Bangladeshi migrants look to better future as Maldives tourism thrives despite pandemic

Shakhawat Hossain fell in trouble after losing his job as the maintenance supervisor at a luxury resort in the Maldives when the coronavirus pandemic put global tourism in a tailspin in 2020.

As the archipelago remains a popular holiday destination despite the coronavirus pandemic, the Bangladeshi man returned to the Maldives on Friday as the resort recalled him after 15 months.

The US-Bangla Airlines plane from Dhaka to Male carried at least 10 other Bangladeshis who have been called back by their employers in the island nation.

With a population of around half a million, the Maldives had some 180,000 Bangladeshi expatriates, including tens of thousands of undocumented workers, living in its islands in 2020, according to a report of the International Labour Organization.

The number of Bangladeshis in the Maldives varies between 145,000 and 230,000 over time. Workers become undocumented when they leave jobs without the employers’ consent in line with the rules.  

Almost all the hotels, resorts and shops in the Maldivian capital Male have at least one Bangladeshi worker. Bangladeshis also work as drivers, mechanics, electricians or carpenters.

Shakhawat Hossain on a US-Bangla Airlines flight from Dhaka to Male. Photo: Golam Mortuja

Badal, a Bangladeshi driver from Moulvibazar who works in Male now, can speak Hindi, Maldivian language Dhivehi and Tamil, aside from Bangla, and a little English.

Badal, who gave a single name, returned home after the pandemic hit the global

economy. He headed back to the Maldives four months ago as the situation improved.

Kausar, a worker at a clothing shop who also gave a single name, could not return home even after losing his job at the onset of the pandemic because he did not have valid documents. He feared he would not be able to go back to the Maldives if he leaves the country. He later got his job back.

Shakib Prince, a native of Chandpur, lost his job when the owner shut down the restaurant he was working at after the workers, including Shakib, contracted COVID-19. Now he works at a coffee shop after struggling for survival for almost a year.

“I had worked as a housekeeper, or at a corner of a restaurant kitchen for survival. Now the situation has improved. We are getting work again,” said Shakib, adding that he was planning to travel back to Bangladesh in January 2022.     

Nearly 16,000 Bangladeshi migrants returned home from the Maldives in the last nine months of 2020, according to the expatriates’ welfare desk at Shahjalal International Airport in Dhaka. Some 11,500 of them had valid documents, while the others travelled with special permission.

The desk reported that they returned after losing their jobs due to the pandemic.

Shakib Prince at a coffee shop in Male. Photo: Golam Mortuja

Milon Hossain from Cumilla, who works at a restaurant in Male, said the Bangladeshis who were employed by companies did not lose their jobs despite the pandemic as tourists continued to arrive.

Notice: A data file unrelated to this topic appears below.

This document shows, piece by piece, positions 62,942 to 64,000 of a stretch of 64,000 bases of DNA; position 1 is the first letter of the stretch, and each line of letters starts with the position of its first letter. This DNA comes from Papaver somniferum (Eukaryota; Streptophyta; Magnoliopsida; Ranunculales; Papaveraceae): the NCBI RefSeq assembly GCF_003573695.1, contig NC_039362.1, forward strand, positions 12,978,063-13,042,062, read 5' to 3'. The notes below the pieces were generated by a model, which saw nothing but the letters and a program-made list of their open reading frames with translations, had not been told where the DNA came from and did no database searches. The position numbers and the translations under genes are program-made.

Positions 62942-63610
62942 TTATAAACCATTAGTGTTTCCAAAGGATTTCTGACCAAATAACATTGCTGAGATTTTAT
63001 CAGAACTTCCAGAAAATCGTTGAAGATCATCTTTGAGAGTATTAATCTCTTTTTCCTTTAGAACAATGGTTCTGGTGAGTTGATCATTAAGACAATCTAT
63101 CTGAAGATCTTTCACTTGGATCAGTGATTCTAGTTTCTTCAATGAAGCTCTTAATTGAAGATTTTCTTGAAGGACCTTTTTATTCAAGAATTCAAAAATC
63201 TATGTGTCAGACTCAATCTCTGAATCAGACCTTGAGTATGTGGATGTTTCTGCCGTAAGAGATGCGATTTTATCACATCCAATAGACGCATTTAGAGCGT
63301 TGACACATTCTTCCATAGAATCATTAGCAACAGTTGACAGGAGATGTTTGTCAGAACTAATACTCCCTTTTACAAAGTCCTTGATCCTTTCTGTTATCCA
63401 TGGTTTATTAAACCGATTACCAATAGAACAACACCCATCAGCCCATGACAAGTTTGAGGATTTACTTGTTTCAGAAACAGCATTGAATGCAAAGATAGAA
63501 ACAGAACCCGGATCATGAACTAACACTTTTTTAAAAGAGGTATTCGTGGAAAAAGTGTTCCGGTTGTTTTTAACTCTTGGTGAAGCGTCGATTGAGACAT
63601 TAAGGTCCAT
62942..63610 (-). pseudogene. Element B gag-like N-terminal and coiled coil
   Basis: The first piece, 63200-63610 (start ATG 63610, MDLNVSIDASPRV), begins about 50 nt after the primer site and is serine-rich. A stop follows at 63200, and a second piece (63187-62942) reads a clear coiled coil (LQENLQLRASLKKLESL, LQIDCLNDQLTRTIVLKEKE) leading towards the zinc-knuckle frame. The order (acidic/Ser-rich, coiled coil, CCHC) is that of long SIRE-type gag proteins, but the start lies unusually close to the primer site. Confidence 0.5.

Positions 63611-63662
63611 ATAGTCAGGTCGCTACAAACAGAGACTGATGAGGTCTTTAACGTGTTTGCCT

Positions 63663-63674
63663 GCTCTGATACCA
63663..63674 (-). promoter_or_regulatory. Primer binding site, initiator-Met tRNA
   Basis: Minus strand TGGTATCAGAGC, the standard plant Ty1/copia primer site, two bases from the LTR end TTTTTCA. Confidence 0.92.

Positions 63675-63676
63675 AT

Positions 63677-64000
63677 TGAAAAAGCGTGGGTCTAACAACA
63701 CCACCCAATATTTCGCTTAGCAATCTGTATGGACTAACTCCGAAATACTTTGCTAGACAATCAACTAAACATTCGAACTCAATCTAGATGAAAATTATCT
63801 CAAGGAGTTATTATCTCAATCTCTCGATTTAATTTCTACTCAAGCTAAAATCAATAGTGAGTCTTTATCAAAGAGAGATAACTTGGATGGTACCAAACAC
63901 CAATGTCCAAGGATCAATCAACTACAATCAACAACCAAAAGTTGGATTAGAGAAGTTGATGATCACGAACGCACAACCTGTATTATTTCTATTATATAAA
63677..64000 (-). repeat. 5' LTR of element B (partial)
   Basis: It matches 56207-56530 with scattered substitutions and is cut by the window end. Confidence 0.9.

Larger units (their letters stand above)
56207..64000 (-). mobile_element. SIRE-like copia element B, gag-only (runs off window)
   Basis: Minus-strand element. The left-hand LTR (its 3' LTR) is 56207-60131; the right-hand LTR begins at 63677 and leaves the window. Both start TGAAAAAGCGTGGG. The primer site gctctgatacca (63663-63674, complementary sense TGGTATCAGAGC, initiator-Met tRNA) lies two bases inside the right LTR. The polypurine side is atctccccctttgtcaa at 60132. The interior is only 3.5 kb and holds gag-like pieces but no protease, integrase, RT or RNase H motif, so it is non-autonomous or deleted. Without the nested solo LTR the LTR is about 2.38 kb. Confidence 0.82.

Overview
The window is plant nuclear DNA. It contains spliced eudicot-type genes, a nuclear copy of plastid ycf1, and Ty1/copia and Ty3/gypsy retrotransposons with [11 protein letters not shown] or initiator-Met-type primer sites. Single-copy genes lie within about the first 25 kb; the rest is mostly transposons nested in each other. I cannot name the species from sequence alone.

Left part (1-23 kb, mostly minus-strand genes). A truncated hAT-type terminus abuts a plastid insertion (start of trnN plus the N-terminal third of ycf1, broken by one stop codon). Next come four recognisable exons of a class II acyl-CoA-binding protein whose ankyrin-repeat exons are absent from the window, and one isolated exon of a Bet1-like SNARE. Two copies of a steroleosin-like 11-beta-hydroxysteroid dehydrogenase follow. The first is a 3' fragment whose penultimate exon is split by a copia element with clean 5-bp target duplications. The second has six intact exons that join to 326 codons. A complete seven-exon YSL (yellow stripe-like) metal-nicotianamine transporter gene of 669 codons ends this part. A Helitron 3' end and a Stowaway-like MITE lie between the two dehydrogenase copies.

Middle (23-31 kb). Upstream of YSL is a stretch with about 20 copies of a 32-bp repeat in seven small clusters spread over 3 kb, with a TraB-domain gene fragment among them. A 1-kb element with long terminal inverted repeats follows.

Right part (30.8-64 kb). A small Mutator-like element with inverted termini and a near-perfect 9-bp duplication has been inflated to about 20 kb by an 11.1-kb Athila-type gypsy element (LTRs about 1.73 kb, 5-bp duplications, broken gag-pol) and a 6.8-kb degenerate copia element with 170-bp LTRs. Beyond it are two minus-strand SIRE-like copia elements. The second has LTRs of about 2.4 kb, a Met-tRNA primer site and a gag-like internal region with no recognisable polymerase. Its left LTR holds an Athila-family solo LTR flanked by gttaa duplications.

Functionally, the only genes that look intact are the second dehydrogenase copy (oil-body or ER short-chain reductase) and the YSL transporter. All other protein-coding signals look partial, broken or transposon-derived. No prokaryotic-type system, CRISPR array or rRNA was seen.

The Maldives saw overall arrivals in the first nine months of 2021 fall just 12 percent versus the same period of 2019, according to Reuters.

But the Maldives stopped taking workers from Bangladesh in 2019, Milon said.

Bangladeshis who are working illegally in the Maldives after arriving with tourist visa can become legal workers if they apply as a worker of a company, according to him.

He believes strong efforts by the Bangladesh mission in the Maldives will create an opportunity for Bangladeshi workers to travel legally to the archipelago.

“We’ve heard that the prime minister will visit the Maldives. We always say she should talk to the authorities to expand the Maldivian labour market for Bangladeshis,

because it is impossible to earn the same amount by working in many other countries.”

Milon sent home Tk 1 million in around two years amid the pandemic.

Bangladeshis travelling to the Maldives queue for check-in at Shahahjalal International Airport in Dhaka.  Photo: Golam Mortuja

Remittances from the Maldives more than doubled to $44.74 million in 2019-20 fiscal year from the remittances of 2018-19. The amount slightly rose past $46 million in 2020-21 financial year.

Shariful Islam Hasan, programme head at BRAC Migration, said the government should take quick steps to legalise the undocumented Bangladeshis in the Maldives because they are deprived of fair pay and other rights. The government also needs to work on sending new workers to the Maldives, he said.

Maldivian President Ibrahim Mohamed Solih, during his visit to Dhaka to join the celebrations of Bangladesh’s golden jubilee of independence and the birth centenary of Bangabandhu Sheikh Mujibur Rahman in March, urged the government to send doctors and nurses.

Hasina then requested him to legalise the undocumented Bangladeshis.

As the high number of migrants raised the demand for travel between Bangladesh and the Maldives, US-Bangla Airlines last month launched direct flights on the Dhaka-Male route.

US-Bangla Managing Director Abdullah Al Mamun said the airlines has reduced the cost of one-way travel on the route to Tk 25,000 from Tk 65,000 per flight